Still not compelled to release your inner nerd? Let’s reflect for a moment on the Sci Fi Channel’s latest venture, Battlestar Galactica. This program is not so much a staging of current U.S. foreign policy as it is a staging of current U.S. fears about global politics. On the surface, the series appears simply to be a re-hashing of the short-lived 1978-79 series by the same name. Although both versions story a clash between humans and robotic Cylons, their narratives differ markedly. In the original series, the Cylons were obviously mechanical; they symbolized the fear of losing our humanity to technology (at a time of rapid technological innovation no less). In the new series, by contrast, the Cylons “look” human — a fact that viewers are reminded of at the outset of every episode. Describing the premise of the new series, Ned Martel writes, “The Cylon attack is sudden, in violation of a shaky truce, and perpetuated by sleeper agents. The eerie onset of cataclysm on the various planets … deliberately evoke[s] Sept. 11 horrors” (p. E10). In the new series, the whole of humanity is threatened by a few Cylon sleeper agents (read: terrorists and insurgents) who “look” human (read: but aren’t “really” human). Battlestar Galactica, then, is a symbolic “working out” of social fears, namely the fear that a network of not-really-human agents could suddenly and without warning destroy us and our world. But as Commander Adama (played brilliantly by Edward James Olmos) intones in the premiere episode, “We still visit all of our sins upon our children”–a statement that Martel interprets as a warning to viewers about the dangers of “colonialism or any paternalistic form of arming future enemies” (p. E10). Now that’s a message worth reflecting on–one that resonates, I hope, as something “more than a relic of our own unenlightened time.”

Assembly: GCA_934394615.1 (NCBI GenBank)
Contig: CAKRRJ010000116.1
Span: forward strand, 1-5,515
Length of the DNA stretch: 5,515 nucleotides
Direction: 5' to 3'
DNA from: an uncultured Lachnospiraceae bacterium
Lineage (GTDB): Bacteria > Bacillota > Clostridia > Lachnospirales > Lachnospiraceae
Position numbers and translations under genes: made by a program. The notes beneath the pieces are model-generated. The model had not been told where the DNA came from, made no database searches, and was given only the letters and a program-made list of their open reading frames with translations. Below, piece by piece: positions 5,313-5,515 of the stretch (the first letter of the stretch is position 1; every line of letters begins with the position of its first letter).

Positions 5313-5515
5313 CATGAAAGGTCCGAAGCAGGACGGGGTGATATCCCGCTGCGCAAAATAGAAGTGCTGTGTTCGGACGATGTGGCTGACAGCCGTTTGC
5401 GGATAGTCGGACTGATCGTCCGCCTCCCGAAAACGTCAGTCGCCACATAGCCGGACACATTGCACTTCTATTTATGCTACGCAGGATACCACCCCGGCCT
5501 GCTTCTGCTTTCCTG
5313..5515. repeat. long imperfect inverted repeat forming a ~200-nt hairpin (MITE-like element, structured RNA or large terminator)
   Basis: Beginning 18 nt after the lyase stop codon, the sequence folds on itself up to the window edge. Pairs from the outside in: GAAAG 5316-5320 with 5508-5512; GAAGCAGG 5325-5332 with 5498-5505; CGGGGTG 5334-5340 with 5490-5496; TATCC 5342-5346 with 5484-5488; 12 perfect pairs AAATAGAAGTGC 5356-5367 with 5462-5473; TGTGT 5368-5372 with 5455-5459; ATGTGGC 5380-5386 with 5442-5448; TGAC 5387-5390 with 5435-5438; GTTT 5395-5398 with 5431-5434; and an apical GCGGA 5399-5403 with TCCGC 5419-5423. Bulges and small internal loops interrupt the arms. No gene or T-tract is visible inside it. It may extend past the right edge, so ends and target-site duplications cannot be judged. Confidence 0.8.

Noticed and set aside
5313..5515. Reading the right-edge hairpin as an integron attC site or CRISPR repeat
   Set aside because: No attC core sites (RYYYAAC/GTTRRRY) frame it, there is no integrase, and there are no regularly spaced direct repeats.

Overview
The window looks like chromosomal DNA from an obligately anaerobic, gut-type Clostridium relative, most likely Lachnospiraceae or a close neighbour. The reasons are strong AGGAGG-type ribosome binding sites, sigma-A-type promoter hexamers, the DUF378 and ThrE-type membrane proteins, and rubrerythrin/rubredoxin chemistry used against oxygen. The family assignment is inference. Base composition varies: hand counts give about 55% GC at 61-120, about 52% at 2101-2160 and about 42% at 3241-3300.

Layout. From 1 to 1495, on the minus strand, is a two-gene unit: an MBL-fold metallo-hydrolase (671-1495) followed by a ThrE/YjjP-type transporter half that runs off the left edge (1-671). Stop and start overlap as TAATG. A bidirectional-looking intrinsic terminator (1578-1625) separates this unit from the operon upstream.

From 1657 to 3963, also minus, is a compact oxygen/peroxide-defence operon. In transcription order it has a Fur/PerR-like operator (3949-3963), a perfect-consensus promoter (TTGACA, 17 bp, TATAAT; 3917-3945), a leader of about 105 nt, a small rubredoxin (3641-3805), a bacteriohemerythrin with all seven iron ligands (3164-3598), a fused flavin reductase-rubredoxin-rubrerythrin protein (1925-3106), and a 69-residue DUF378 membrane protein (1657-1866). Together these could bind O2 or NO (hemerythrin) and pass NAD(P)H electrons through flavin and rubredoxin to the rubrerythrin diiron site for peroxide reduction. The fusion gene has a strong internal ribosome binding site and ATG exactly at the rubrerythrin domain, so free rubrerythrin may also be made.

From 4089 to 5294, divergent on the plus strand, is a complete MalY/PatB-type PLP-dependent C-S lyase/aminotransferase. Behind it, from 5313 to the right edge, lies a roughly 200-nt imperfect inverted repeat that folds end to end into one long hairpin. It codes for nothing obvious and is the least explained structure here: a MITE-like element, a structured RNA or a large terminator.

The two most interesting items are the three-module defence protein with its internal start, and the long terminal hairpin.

So, yes, Stargate SG-1, Stargate Atlantis, and Battlestar Galactica do rehearse the tired conventions of science fiction. But chief among those generic conventions is the staging of contemporary social and political concerns. Star Trek storied the Cold War, The Matrix storied anxiety over simulation and network culture, and the Sci Fi Channel’s Friday night lineup stories contemporary global politics. So, I watch. Not because of some childhood dream of blasting into outerspace, but because I want to better understand how our culture expresses its concerns, fears, and feelings about the world and “our” place in it. And it is why I urge you to watch as well. As Captain Kirk might say, “Set … your cathode rays… to stun(ning).”
Heffernan, V. (2004, July 16). “Atlantis mystery is solved; Now, about the wormhole.” The New York Times (Late Edition – Final), p. E22.
Martel, N. (2003, December 08). “The Cylons are back and humanity is in deep trouble.” The New York Times (Late Edition – Final), p. E10.